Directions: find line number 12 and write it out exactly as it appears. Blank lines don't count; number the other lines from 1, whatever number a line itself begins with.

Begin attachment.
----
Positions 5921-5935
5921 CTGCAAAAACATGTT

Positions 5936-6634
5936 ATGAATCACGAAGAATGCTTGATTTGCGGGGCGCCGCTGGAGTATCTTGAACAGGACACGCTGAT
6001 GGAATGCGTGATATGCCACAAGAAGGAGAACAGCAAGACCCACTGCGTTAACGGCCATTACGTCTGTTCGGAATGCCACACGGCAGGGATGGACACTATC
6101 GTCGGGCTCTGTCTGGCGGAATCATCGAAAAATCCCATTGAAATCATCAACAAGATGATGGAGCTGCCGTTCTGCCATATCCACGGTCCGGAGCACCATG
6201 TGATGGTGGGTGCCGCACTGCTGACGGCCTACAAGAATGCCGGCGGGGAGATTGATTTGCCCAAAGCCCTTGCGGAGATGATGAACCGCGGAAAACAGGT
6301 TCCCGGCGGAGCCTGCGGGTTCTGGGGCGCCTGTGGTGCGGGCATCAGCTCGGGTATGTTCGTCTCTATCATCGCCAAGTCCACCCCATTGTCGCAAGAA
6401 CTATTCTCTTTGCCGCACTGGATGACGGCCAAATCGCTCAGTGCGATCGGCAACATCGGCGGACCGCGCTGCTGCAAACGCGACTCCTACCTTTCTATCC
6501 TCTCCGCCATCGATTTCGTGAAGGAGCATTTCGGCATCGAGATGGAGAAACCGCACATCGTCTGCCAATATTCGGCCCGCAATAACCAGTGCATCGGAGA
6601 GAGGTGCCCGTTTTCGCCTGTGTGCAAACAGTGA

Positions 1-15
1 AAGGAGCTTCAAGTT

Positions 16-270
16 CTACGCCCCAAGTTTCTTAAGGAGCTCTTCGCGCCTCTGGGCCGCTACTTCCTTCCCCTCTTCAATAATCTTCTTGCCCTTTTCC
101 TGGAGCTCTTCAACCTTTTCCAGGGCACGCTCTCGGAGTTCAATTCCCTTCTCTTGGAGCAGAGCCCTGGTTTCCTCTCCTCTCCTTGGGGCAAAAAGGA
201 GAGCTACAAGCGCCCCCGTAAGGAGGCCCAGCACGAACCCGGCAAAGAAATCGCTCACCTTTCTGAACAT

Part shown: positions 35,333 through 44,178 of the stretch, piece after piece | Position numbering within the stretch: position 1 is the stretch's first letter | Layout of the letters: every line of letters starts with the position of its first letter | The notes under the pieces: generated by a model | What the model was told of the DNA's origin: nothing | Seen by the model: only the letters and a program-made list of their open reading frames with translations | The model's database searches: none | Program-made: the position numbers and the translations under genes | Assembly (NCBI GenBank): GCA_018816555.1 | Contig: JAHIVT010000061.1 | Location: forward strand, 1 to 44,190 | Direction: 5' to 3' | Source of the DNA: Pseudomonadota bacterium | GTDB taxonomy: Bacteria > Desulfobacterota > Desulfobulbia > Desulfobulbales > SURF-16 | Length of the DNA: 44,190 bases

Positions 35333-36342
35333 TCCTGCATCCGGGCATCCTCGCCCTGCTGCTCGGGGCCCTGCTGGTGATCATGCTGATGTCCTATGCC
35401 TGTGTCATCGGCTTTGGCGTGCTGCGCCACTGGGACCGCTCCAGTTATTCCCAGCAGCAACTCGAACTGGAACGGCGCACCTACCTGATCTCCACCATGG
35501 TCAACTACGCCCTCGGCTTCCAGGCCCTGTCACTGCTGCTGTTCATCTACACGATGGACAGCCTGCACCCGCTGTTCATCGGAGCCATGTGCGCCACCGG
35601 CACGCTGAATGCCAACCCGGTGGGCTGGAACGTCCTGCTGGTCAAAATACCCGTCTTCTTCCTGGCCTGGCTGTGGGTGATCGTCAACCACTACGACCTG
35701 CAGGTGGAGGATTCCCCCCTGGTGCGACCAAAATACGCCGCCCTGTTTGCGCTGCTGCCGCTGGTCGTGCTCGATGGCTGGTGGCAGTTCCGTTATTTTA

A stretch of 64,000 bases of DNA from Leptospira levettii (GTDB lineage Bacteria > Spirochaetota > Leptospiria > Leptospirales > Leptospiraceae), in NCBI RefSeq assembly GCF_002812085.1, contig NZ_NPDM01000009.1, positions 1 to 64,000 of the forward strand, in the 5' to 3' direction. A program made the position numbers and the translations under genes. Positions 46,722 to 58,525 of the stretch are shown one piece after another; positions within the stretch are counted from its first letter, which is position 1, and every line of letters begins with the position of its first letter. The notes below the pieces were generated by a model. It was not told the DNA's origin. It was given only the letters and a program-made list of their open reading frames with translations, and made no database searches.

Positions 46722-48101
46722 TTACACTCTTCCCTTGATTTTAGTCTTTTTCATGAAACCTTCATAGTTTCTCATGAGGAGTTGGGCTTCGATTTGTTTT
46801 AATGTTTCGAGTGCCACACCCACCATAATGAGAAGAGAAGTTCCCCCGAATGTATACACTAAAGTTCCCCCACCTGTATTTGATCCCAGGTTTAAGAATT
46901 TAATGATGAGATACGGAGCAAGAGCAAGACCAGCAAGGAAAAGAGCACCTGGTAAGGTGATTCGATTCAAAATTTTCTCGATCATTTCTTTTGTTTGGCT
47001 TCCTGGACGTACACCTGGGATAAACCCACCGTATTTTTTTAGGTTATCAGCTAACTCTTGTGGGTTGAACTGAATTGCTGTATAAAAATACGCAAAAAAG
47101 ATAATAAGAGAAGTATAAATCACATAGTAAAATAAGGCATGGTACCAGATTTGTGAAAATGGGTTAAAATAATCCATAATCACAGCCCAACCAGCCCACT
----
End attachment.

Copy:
Positions 1-15